In the Thirties, a group of American fashion designers turned to sportswear to meet the needs of the modern American woman. Their easy, utilitarian looks, far from those of the French couture, gave new shape to the American look.
Beryl Williams wrote in ‘Fashion is our Business’ (1945) that the American designers were ‘the sensitive, intelligent reflectors of what American women want them to be, creating what American women want to wear.’ What American women wanted to wear were, at the time, practical and versatile clothes. American designers started to design them when, during the 1930s, they decidedly distanced themselves from French fashion and turned to sportswear.
Sportswear was then leading the campaign of emancipation from Parisian fashion, whose influence was, in fact, strongly felt overseas. Well before the 1930s, most of American designers used to produce ready-to-wear copies of the creations showcased on Parisian catwalks, a reality well described by Elizabeth Hawes in her book ‘Fashion is Spinach’. Elizabeth Hawes herself was, along with Bonnie Cashin, Claire McCardell and Vera Maxwell, one of the designers who turned to sportswear, creating democratic, affordable ready-to-wear clothes for the American market.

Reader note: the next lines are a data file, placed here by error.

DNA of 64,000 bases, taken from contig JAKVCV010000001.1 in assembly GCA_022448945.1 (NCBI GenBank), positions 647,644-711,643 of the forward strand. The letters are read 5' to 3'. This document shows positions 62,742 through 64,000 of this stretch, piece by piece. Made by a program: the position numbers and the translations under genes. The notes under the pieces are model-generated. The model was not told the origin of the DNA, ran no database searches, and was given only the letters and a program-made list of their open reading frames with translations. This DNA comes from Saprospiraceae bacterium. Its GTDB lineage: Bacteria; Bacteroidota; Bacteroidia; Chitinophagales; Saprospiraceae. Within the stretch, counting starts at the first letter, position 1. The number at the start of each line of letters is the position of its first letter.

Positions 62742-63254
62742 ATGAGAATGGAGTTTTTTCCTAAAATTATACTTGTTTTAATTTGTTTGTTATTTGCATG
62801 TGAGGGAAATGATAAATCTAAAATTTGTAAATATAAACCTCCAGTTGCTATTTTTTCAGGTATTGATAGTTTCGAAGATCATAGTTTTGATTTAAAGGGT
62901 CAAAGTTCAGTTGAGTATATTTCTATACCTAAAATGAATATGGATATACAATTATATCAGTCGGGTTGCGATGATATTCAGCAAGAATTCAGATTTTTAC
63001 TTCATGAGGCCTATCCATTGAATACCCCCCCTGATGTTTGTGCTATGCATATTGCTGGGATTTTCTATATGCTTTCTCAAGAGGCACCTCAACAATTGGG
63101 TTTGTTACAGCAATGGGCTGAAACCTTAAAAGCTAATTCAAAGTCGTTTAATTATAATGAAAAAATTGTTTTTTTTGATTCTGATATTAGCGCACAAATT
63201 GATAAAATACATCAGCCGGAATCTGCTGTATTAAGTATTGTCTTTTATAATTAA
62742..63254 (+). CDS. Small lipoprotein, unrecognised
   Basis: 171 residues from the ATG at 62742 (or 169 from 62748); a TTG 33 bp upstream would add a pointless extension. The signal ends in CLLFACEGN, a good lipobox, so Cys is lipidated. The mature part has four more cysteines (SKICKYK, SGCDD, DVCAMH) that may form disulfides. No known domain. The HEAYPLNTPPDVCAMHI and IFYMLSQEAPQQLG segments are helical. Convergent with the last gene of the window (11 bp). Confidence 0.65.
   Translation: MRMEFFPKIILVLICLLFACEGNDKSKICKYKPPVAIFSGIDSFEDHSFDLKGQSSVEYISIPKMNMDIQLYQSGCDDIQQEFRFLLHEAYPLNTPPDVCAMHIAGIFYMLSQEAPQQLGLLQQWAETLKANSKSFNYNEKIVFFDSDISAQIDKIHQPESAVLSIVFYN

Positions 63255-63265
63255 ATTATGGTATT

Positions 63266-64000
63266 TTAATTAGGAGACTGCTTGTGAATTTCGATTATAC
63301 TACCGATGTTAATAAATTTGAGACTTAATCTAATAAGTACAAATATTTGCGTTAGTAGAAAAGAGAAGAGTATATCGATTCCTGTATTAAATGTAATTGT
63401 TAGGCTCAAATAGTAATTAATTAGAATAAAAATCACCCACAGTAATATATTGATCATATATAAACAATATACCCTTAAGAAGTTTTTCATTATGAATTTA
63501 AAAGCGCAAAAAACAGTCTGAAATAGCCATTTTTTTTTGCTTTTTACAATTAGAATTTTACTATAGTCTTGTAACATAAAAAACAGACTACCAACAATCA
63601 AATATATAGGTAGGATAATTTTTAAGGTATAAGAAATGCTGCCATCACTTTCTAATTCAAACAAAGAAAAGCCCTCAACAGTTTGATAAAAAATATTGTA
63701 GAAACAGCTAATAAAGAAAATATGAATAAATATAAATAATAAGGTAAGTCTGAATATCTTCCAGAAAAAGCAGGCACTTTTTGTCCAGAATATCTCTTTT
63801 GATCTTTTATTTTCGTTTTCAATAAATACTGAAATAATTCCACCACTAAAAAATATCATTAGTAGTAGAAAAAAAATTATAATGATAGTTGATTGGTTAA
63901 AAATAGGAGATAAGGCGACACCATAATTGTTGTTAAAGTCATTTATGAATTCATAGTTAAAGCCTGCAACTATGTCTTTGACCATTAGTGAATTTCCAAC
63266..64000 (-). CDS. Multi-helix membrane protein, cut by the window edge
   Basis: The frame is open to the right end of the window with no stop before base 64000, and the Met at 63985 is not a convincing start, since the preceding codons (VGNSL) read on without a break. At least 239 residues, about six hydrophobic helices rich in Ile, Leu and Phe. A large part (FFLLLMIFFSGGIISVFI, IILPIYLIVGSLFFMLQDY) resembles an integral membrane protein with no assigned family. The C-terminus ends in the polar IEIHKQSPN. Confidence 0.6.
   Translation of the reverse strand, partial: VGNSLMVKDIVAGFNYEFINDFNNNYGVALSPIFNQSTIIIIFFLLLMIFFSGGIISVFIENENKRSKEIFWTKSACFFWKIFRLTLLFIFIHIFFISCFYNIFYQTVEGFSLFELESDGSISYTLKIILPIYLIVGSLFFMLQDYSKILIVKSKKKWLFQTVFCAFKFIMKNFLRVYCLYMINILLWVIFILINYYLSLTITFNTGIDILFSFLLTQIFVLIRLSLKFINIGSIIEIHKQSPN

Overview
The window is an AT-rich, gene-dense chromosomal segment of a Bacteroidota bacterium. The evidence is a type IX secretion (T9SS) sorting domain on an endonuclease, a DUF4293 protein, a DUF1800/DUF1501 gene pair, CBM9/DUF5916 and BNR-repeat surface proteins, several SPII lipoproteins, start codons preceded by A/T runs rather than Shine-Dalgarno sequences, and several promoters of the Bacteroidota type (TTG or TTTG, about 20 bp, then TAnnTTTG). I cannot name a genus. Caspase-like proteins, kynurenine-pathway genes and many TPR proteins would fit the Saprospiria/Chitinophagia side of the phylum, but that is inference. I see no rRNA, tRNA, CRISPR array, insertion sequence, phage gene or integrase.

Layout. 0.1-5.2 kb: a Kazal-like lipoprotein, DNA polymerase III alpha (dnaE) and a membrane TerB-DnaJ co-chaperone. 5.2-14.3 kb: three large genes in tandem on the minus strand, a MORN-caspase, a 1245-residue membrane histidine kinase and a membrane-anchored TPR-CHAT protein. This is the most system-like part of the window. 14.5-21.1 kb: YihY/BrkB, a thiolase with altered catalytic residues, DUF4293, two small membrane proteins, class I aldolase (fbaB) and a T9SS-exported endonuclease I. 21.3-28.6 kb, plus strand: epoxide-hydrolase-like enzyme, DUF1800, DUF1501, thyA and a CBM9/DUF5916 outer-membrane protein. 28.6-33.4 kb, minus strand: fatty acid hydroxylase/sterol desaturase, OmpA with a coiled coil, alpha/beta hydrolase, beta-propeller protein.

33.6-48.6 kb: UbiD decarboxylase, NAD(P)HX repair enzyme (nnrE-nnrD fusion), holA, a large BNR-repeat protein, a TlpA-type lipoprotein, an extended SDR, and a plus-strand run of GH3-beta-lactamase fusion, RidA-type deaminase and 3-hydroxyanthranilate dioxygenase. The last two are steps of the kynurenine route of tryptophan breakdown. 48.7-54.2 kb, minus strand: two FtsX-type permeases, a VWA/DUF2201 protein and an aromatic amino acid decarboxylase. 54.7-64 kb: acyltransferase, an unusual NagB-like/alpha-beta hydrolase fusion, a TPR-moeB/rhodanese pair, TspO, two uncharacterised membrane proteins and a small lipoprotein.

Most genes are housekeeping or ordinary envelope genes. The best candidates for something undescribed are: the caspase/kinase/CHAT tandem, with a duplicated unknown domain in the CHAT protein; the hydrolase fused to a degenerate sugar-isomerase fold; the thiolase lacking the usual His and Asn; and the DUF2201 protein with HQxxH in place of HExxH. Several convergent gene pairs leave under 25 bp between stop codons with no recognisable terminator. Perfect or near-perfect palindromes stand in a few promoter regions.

Sportswear and its ‘straightforwardness’ met the economic and practical needs of the American women. The clothes were easy to be washed and ironed at home, accessible to women which could not be helped by housemaids. Their materials and accessories were simple, even before of the restrictions of the War-years.
Dorothy Shaver of Lord & Taylor coined the term ‘American Look’ when in 1932 he launched a series of off-stores presentation featuring the newest looks from American designers. Between 1932 and 1939, her presentations featured the practical sportswear creations of more than sixty designers. On another front, PR pioneer Eleanor Lambert promoted the use of the new American fashion on magazines and publications, spreading the consciousness of an American fashion identity.
Browse Europeana Fashion to find the creations of the pioneer designers that shaped the American Look!